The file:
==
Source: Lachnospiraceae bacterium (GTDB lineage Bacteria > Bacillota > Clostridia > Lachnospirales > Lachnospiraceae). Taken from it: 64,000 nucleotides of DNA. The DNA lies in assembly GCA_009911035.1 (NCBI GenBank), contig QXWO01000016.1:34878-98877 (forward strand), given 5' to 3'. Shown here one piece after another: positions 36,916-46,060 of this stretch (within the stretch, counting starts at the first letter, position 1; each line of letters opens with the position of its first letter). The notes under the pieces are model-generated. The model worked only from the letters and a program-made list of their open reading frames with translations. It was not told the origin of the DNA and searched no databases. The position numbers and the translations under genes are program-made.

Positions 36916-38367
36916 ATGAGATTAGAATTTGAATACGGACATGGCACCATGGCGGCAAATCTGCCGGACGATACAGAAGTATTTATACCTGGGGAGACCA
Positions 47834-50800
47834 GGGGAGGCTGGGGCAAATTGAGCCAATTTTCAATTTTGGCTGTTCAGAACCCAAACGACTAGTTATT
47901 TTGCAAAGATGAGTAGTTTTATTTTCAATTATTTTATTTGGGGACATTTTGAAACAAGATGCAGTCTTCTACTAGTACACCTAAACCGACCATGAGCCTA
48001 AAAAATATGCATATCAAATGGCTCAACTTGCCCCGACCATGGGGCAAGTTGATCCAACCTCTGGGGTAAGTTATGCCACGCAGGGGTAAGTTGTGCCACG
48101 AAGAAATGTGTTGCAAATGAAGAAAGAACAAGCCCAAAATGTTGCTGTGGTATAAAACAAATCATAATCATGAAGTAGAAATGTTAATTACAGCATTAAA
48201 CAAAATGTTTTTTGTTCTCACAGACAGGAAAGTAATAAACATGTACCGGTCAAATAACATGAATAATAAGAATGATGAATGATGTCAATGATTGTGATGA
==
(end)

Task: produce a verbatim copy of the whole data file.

Source: Lachnospiraceae bacterium (GTDB lineage Bacteria > Bacillota > Clostridia > Lachnospirales > Lachnospiraceae). Taken from it: 64,000 nucleotides of DNA. The DNA lies in assembly GCA_009911035.1 (NCBI GenBank), contig QXWO01000016.1:34878-98877 (forward strand), given 5' to 3'. Shown here one piece after another: positions 36,916-46,060 of this stretch (within the stretch, counting starts at the first letter, position 1; each line of letters opens with the position of its first letter). The notes under the pieces are model-generated. The model worked only from the letters and a program-made list of their open reading frames with translations. It was not told the origin of the DNA and searched no databases. The position numbers and the translations under genes are program-made.

Positions 36916-38367
36916 ATGAGATTAGAATTTGAATACGGACATGGCACCATGGCGGCAAATCTGCCGGACGATACAGAAGTATTTATACCTGGGGAGACCA
Positions 47834-50800
47834 GGGGAGGCTGGGGCAAATTGAGCCAATTTTCAATTTTGGCTGTTCAGAACCCAAACGACTAGTTATT
47901 TTGCAAAGATGAGTAGTTTTATTTTCAATTATTTTATTTGGGGACATTTTGAAACAAGATGCAGTCTTCTACTAGTACACCTAAACCGACCATGAGCCTA
48001 AAAAATATGCATATCAAATGGCTCAACTTGCCCCGACCATGGGGCAAGTTGATCCAACCTCTGGGGTAAGTTATGCCACGCAGGGGTAAGTTGTGCCACG
48101 AAGAAATGTGTTGCAAATGAAGAAAGAACAAGCCCAAAATGTTGCTGTGGTATAAAACAAATCATAATCATGAAGTAGAAATGTTAATTACAGCATTAAA
48201 CAAAATGTTTTTTGTTCTCACAGACAGGAAAGTAATAAACATGTACCGGTCAAATAACATGAATAATAAGAATGATGAATGATGTCAATGATTGTGATGA